Friday, May 25, 2012

Looking Back to Move Forward

This past week, I've been thinking a lot on my role in the Church.  I've considered the events that have transpired since the days of my investigation, some miraculous; others mundane, but all have made me who I am in Christ. 

When I think on the early days of my conversion, they seem to my memory to be halcyon days where the Spirit strove with me.  I think about my conversations with the missionaries, many of whom became my dear friends.  I remember the loving-kindness of my ward family and best friend, who supported me as others turned away.  When my bishop blessed me to be able to endure the three weeks before my baptism, he cautioned that they would be some of the most difficult days of my life.  In those three weeks, I considered that I could lose the love of my mother and the man I thought I would marry.  I was right about one of them. 

When I consider the tenacity to which I held to the gospel then, I wish I could go back and re-live some things since.  I would like the chance to do better... be better.  A few days ago, my husband asked me what I would have changed about my wedding and reception if I could.  When I was completely honest with myself, I acknowledged that there really wasn't much.  I wish my sister-in-law hadn't had a massive headache and had been in a better mood.  I wish my sister had been feeling better.  I wish the music would have worked.  I wish I hadn't ticked off my matron of honor the day before the wedding.  Above all, I wish I had put my foot down about the dress I really wanted (it didn't have a gigantic bow in the back that made me feel like a Clydesdale mare in a parade).  Still, try as I might, I can't go back and change the fact that my family was angry with me for marrying in the temple, a situation that marred the day far more than my butt-enhancing bow.

These past few months, as my husband and I have struggled mightily with finances, Church callings and employment issues, I have come to rely on the sealing power that binds us.  If we had waited to marry in the temple, I'm not sure what would have happened.  I'm grateful that we had the desire and the strength to do things in the Lord's time.  Besides, there's nothing that says we can't renew our commitment to one another in a few years, and I promise you, the dress will be Molly Mo fabulous!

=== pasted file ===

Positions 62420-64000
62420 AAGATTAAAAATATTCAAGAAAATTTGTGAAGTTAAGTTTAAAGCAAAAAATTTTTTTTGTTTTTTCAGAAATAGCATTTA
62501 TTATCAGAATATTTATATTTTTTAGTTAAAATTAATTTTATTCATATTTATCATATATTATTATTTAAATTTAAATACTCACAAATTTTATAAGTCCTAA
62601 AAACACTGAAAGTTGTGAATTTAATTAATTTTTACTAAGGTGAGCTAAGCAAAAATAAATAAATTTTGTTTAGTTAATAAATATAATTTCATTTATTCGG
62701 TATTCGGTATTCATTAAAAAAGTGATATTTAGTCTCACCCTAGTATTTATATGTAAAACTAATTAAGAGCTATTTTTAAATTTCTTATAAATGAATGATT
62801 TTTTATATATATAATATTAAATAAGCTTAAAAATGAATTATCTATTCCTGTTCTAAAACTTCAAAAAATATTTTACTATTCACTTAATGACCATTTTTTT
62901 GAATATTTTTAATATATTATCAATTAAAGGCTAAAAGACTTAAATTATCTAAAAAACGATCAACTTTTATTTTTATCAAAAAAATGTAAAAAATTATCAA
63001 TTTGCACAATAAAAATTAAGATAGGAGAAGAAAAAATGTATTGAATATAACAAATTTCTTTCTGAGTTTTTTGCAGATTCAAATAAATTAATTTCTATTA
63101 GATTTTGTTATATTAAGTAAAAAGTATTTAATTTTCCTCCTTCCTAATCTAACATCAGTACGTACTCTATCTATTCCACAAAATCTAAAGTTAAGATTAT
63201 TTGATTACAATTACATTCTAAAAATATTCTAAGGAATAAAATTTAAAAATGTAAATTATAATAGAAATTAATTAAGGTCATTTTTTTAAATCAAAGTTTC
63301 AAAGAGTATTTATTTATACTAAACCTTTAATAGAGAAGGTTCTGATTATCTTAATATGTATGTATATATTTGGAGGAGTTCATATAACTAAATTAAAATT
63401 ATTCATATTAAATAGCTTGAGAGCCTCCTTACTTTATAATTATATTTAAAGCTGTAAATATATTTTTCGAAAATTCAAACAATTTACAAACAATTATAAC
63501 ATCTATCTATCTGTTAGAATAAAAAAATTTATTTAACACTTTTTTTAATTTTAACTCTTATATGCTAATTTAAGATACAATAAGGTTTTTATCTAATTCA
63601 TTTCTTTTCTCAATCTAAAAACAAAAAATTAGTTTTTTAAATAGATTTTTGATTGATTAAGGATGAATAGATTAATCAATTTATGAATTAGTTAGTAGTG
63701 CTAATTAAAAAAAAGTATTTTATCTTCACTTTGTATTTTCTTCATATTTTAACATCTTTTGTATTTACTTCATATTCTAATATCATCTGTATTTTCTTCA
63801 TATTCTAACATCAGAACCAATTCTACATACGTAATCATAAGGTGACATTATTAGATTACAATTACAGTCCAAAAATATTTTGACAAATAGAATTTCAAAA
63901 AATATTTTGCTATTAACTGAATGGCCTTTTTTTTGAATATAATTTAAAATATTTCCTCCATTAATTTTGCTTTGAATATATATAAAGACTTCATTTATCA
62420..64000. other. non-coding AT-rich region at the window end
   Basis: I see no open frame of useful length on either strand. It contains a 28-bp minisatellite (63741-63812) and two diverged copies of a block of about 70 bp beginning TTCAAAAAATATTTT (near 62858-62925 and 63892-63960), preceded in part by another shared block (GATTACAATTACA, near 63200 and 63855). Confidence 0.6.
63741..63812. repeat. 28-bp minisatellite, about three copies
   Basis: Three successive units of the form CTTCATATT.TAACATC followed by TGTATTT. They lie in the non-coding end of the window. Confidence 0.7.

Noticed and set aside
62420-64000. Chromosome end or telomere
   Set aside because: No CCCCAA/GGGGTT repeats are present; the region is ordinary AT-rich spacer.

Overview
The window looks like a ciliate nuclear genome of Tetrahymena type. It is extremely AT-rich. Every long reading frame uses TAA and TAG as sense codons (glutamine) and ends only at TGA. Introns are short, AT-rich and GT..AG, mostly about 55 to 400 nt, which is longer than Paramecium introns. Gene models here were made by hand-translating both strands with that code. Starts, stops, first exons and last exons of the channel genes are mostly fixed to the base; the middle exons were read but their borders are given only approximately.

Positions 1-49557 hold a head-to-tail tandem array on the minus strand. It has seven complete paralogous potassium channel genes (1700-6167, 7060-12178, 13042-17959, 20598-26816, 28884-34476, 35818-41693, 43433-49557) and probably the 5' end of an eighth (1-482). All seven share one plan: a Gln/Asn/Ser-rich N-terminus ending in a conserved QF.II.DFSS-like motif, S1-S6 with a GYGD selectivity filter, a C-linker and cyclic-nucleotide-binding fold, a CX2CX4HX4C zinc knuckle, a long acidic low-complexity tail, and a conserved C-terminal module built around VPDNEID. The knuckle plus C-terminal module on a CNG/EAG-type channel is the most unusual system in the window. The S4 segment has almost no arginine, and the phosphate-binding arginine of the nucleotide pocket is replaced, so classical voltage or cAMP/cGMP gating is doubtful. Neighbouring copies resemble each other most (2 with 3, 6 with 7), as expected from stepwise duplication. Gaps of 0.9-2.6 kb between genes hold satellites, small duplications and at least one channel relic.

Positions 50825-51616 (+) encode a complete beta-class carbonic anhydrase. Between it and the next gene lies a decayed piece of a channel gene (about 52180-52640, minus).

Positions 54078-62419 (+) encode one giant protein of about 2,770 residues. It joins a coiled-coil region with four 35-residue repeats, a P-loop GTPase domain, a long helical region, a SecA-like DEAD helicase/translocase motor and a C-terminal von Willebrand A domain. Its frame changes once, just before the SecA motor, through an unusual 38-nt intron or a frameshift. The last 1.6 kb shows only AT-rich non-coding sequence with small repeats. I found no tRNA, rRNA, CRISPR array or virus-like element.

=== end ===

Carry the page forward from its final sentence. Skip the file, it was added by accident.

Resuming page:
As much as I wish I could change the past, I can't.  I can't change the fact that there have been times when I have been less than Saintly, or fallen flat on my face because I haven't given my best effort.  I can, however, repent, casting off the dross of sin and sorrow I've lingered on at times.  I can rejoice in the atoning power of Christ, and be thankful for the covenant-affirming balm of the Sacrament.  I can spend time in the Scriptures, learning more about the sacrificial love of my Savior... and by the grace of God, at some point in this whole refining process, I can forgive myself.  I am the only one holding me back from grace and peace.  I think it's time I let myself look forward with faith that, through Christ,  I can become someone even better than the best I once was.  Brothers and sisters, let's flourish together, shall we?

Monday, May 14, 2012

Wives, Contend with Your Husbands!

I hope that caught your attention. 

Over the past few days, I have become increasingly irked by the posts of a friend of mine decrying the institution of marriage as a sacred covenant between man and wife.  I'm not upset with him because of his assertion that gays should have rights; that's another issue altogether.  I am, however, very disappointed in the route he has taken in an attempt to make me feel as though my marriage is outdated.  One of the issues he focused on was Ephesians 5:22, which reads:  "Wives, submit yourselves unto your own husbands as unto the Lord."  What most people think of when they hear this passage is not of submission, but subservience. 

For example, because of my faith, I believe in the power of the priesthood which my husband holds.  This priesthood power entitles him to revelation for our family concerning spiritual and temporal matters, and I am fully prepared to accept his counsel in such things after we have taken time to pray together.  I am submitting to the will of my husband only after he has submitted to the will of our Heavenly Father.  However, if I come home exhausted after working a 16-hour day, and the first thing he does when I walk though the door is to ask me to make him dinner a la June Cleaver, I'm going to have a little problem with that.  And it's not going to happen. 

The opposite of submission is not progress.  It's not even equality.  It's contention.  I know from experience that when I am being contentious, Chris is suddenly no longer my best friend with whom I want to spend eternity.  He becomes my sparring partner, and the words I hurl at him don't make me feel powerful.  They make me feel weak and small-minded.  If I have let myself become upset to the point of contention, it's because I haven't communicated well.  Instead, I've assumed that he won't listen or doesn't understand.  I haven't even given him the benefit of hearing what I have to say.